Hurricane Hall

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Hurricane Hall
Hurricane Hall.jpeg
Hurricane Hall is located in Kentucky
Hurricane Hall
Hurricane Hall is located in the US
Hurricane Hall
Nearest city Lexington, Kentucky
Coordinates 38°8′9″N 84°32′11″W / 38.13583°N 84.53639°W / 38.13583; -84.53639Coordinates: 38°8′9″N 84°32′11″W / 38.13583°N 84.53639°W / 38.13583; -84.53639
Area 9 acres (3.6 ha)
Built 1794
NRHP Reference # 76000871[1]
Added to NRHP April 22, 1976

Hurricane Hall was built in the 1790s in Fayette County, Kentucky by David Laughed on the Lexington-Georgetown Pike. Architecture historian Clay Lancaster describes it as "the most engaging residence in Fayette County".[2] The home is included in the National Register of Historic Places listings in Fayette County, Kentucky.[1]

It was purchased in 1803 by Colonel Roger Quarles. Quarles with his wife, Jane Rodes Thomson Quarles and their two children came from Virginia. Colonel Quarles was a gentleman farmer. The Fayette County Kentucky tax list in 1826 listed 1,563 acres (633 ha), 30 slaves, 33 horses and 1 pleasure carriage.[3]

The front door opens into a 15-foot-wide hall (4.6 m). A notable decorative features is the French scenic wallpaper in the parlor and hallway, installed to commemorate the wedding of the Quarles' daughter, Sarah Anna Eliza Quarles to William Z. Thomson in 1817.[2]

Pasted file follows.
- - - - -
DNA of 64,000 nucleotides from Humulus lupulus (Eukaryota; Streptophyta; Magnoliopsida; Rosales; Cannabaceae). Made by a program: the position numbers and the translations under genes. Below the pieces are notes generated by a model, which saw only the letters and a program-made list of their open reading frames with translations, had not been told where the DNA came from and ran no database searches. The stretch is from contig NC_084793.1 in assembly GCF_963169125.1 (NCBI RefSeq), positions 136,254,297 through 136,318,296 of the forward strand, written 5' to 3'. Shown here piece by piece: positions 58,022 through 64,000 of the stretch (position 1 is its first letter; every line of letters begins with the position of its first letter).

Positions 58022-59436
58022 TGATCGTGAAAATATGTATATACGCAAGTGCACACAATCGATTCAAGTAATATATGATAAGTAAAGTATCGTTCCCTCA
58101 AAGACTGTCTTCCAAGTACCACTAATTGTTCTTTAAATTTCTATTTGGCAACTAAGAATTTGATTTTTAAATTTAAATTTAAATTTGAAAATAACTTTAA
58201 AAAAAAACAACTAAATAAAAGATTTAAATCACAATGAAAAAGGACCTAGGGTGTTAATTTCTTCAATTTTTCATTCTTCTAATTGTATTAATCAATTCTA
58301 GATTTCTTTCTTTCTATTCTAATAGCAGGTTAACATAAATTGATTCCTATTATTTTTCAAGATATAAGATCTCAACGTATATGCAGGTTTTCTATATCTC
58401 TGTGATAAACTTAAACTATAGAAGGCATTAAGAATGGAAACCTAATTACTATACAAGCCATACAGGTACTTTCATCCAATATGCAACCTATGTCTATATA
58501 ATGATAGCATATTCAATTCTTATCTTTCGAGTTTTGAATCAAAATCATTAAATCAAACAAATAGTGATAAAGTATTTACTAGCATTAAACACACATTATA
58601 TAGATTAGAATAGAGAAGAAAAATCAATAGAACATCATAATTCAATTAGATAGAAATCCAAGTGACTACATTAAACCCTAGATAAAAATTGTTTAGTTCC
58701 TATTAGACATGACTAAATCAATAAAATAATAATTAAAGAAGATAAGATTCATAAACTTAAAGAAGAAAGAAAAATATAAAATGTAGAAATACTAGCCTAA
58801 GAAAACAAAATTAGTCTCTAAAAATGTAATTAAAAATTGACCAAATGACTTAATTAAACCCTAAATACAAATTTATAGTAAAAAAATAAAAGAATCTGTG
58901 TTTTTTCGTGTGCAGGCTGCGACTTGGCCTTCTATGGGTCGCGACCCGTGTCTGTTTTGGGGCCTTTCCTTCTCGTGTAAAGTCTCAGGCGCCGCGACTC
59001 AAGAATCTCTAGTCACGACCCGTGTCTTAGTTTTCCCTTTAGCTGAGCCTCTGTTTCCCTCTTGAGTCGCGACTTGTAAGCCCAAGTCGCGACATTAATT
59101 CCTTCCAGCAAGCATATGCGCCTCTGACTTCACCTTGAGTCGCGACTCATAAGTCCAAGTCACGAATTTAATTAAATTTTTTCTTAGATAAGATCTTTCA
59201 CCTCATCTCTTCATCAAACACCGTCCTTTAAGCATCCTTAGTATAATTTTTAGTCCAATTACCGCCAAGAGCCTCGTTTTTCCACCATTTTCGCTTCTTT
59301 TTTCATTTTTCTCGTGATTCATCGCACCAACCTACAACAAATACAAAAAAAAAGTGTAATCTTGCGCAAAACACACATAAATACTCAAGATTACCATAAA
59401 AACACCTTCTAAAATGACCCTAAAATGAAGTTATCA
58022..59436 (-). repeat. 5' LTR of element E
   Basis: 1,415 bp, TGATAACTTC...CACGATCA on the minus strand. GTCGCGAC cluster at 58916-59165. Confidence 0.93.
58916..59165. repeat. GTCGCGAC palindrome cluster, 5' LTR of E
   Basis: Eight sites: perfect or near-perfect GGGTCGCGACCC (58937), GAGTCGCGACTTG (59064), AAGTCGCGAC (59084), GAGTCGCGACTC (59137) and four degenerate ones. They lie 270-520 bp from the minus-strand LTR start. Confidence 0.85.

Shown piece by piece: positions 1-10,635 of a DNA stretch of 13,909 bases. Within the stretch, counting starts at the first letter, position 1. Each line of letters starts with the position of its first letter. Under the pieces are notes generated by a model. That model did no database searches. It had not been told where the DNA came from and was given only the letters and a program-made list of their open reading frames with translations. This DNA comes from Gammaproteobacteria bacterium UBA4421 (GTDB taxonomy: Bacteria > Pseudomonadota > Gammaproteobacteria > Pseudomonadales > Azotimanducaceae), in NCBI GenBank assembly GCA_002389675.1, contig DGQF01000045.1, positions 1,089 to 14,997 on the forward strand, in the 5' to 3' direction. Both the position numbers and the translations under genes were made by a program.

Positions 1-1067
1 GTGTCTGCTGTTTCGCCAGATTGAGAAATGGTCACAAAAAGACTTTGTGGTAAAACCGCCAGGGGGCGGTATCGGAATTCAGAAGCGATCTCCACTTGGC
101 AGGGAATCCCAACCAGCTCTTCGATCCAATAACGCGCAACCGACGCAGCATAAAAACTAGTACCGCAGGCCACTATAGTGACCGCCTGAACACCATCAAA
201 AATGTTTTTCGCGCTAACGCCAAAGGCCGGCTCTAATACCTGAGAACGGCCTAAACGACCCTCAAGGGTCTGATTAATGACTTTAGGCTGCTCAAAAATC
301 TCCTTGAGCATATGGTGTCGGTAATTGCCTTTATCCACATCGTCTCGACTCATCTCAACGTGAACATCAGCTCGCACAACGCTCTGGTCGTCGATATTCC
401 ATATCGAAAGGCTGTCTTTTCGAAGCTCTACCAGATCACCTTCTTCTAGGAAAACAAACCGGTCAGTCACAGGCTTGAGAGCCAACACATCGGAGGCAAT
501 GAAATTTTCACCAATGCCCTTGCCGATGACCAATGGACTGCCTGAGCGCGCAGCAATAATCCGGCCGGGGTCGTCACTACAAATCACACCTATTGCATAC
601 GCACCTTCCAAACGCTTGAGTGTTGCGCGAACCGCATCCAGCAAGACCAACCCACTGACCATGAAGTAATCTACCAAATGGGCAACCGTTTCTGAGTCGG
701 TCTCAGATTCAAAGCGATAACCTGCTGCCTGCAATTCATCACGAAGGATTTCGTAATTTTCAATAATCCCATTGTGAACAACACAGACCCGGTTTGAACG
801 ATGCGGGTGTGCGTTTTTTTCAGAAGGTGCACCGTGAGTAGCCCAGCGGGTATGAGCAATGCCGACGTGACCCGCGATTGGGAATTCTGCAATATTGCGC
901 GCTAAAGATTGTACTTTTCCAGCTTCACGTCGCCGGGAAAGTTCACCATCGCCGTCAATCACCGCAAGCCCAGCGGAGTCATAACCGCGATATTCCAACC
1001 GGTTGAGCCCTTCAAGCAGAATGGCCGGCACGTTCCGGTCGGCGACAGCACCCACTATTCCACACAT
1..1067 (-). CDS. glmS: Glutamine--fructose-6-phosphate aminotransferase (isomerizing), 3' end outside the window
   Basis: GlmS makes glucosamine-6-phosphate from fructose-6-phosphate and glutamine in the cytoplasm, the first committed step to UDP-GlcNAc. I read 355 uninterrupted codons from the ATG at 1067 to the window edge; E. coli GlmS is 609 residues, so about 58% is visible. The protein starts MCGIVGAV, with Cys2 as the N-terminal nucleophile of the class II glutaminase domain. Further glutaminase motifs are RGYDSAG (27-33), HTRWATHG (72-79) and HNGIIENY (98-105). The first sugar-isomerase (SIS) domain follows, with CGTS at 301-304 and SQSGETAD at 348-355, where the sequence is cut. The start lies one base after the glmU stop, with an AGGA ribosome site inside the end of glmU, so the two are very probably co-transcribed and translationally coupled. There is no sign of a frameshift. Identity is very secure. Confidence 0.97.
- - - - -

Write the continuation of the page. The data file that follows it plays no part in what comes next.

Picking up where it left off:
Quarles Grandson, Patrick Henry Thomson inherited the house in 1856. P. H. Thomson maintained a private school on the estate. The Thomsons had 12 children, and it is said the children ran through the house like a hurricane. Hence, the name Hurricane Hall.[3]

The home remained in the Quarles-Thomson family until 1962. Today, it is a thoroughbred breeding operation.[3]

References[edit]

  1. ^ a b National Park Service (2009-03-13). "National Register Information System". National Register of Historic Places. National Park Service. 
  2. ^ a b Southern Accents- Historic Houses Of The South,1984, Simon and Schuster, page 46.
  3. ^ a b c "Writt about Warren - Families of Virginia and Kentucky", 1999, pages 113-118, Library of Congress, Call No. CS71.W2618 1999, http://catalog.loc.gov/cgi-bin/Pwebrecon.cgi?DB=local&BBID=12034428&v3=1

Other sources[edit]

  • Simpson, Elizabeth N., Bluegrass Houses And Their Traditions, Transylvania Press, 1932.
  • Connally, William Elsey and Coulter E.M.. PhD, History of Kentucky, American Historical Society, Volume 4.
  • History of Fayette County Kentucky, page 526